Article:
Giovanni Trapani of New Baltimore, Michigan, was thrilled to start his first job ever. The 23-year-old man has autism and was hired at his local Kroger as a bagger.
At first, things went well. Less than a year into the job at the grocery store chain, however, he ended up quitting. The reason? His co-workers were bullying him.
The things they did to him are heartbreaking. They talked to him like he was a three-year-old and made derogatory sexual remarks. They stuck anti-theft stickers to his clothing so that he would set off the store’s alarms whenever he entered or exited the store. He became afraid to bring in shopping carts from outside because he worried that his co-workers would physically assault him.
“It wasn’t every courtesy clerk who was mean to me,” Trapani said. But it didn’t matter that it wasn’t every single one of them; it was still far too many. At last, he couldn’t stand it any longer, and his mother, April Franchy, pulled him out.
But his cruel co-workers continued to haunt him. After he’d quit, one of them crafted a nasty post on social media that went viral and was discovered by Trapani’s sister.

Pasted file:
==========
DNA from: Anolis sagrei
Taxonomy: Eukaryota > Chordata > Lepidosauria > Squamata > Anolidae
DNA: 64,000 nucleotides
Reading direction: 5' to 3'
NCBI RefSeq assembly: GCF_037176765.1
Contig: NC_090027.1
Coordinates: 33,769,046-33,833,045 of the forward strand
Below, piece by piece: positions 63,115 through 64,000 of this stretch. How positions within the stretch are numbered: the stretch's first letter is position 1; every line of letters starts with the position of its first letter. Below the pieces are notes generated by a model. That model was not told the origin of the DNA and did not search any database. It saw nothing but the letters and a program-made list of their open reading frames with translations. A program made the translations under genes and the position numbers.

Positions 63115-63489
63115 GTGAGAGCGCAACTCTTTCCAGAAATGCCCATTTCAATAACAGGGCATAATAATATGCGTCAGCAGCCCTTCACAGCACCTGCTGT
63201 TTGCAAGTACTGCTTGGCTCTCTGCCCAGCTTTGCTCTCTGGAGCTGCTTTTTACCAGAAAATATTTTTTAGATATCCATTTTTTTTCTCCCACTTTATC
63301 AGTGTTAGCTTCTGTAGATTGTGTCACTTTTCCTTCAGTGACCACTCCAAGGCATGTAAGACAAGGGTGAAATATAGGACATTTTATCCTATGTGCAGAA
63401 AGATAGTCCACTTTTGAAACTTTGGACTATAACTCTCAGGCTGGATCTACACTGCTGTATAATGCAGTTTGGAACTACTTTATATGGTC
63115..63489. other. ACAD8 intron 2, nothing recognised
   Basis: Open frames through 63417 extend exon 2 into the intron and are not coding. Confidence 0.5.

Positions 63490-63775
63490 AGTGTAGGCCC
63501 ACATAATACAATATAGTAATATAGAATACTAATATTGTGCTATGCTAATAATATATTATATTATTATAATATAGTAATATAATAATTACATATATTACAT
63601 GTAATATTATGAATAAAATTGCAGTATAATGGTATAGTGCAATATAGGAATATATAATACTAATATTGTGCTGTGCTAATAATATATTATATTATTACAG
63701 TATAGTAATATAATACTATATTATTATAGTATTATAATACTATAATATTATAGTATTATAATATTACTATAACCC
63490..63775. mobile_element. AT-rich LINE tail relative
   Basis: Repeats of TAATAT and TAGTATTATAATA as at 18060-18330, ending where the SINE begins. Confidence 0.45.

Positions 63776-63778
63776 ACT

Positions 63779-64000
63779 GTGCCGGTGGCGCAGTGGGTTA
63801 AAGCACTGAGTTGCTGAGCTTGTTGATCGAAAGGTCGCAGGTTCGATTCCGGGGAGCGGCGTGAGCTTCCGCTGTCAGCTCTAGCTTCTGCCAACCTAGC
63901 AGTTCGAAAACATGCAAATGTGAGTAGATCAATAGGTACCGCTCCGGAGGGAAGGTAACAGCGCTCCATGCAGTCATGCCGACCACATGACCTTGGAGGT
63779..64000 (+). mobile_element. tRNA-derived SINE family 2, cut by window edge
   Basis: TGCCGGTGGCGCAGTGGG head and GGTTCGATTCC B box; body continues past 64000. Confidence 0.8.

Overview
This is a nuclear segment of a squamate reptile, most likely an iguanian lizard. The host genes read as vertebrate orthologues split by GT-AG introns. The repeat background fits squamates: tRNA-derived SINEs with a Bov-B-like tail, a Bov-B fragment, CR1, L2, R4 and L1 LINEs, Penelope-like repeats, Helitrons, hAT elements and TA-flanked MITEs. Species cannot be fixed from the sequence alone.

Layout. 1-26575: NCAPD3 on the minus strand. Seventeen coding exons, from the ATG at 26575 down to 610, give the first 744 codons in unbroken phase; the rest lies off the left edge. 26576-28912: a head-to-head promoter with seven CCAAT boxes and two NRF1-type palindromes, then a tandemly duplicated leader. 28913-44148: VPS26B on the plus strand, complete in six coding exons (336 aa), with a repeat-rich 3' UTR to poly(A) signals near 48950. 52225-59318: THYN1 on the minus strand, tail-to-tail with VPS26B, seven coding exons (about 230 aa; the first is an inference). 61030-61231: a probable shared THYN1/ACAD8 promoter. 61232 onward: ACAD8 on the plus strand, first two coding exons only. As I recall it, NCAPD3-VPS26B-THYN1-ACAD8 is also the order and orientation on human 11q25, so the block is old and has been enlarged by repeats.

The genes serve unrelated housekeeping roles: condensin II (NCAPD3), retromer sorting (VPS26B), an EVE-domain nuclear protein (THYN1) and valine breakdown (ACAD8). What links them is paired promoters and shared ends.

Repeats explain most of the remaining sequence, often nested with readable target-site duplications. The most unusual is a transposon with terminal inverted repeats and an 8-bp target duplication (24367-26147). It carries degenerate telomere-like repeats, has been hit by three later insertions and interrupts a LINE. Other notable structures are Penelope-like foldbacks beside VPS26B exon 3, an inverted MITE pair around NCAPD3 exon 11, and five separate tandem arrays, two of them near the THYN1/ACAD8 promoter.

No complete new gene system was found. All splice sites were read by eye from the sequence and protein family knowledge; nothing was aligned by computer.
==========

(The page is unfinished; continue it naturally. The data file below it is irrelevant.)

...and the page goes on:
Kroger has been notified about what happened, and they are allegedly working on it.
“An investigation started immediately when the situation was brought to our attention,” said Kroger spokeswoman Rachel Hurt. “We have a zero-tolerance to bullying within our stores. All actions will be handled per our social media policy guidelines and policy within our employee handbook.”
But for Trapani, it’s too late; the damage has already been done. Due to the whole ordeal, he has had to increase his medication dosage, and while he would like to search for a new job, he is still trying to recover from what happened to him at Kroger.
“The thing is, if you don’t have anything nice to say about someone, don’t say it. Point blank,” he commented.
It’s simply astounding how cruel people can be, and this story just comes to show how desperately we need to foster autism acceptance in our society. No one should ever have to go through this kind of situation, regardless of who they are.
Learn more about what happened in the video below.
A. Stout received a Bachelor of Arts in Writing through Grand Valley State University, graduating Magna Cum Laude in 2015. In addition to being a passionate autism advocate, she is a member of various fandoms, a study abroad alumna, and an animal lover. She dreams of publishing novels and traveling all over the world someday.